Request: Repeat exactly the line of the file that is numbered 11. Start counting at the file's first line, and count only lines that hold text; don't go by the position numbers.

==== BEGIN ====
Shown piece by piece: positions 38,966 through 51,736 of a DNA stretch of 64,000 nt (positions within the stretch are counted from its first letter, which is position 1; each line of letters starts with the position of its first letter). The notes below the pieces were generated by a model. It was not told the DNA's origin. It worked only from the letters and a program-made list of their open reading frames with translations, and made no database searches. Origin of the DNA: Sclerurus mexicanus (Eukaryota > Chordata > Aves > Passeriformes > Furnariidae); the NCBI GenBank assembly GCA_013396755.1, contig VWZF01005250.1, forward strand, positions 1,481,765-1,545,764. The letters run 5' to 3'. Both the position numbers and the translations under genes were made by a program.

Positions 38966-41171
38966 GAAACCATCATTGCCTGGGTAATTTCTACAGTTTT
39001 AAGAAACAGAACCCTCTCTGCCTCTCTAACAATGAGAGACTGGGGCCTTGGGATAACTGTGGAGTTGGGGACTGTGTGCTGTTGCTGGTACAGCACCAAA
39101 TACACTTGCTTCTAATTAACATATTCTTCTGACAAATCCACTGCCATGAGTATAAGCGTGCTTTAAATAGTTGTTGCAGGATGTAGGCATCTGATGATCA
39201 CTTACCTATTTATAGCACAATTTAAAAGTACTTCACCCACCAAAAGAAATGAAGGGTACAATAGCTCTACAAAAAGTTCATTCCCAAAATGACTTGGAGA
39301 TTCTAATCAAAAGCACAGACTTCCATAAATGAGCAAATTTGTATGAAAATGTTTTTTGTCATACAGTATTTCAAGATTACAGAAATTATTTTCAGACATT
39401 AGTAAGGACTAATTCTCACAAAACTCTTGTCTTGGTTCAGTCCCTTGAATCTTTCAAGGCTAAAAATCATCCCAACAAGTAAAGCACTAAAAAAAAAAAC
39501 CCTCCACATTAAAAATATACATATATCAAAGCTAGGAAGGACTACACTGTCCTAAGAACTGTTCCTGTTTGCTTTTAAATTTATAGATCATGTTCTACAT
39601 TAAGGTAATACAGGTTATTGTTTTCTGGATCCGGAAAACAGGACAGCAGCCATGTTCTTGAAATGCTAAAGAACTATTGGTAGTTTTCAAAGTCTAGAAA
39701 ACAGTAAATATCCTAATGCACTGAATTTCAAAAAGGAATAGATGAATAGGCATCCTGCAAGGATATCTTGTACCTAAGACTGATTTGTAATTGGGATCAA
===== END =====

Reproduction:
39701 ACAGTAAATATCCTAATGCACTGAATTTCAAAAAGGAATAGATGAATAGGCATCCTGCAAGGATATCTTGTACCTAAGACTGATTTGTAATTGGGATCAA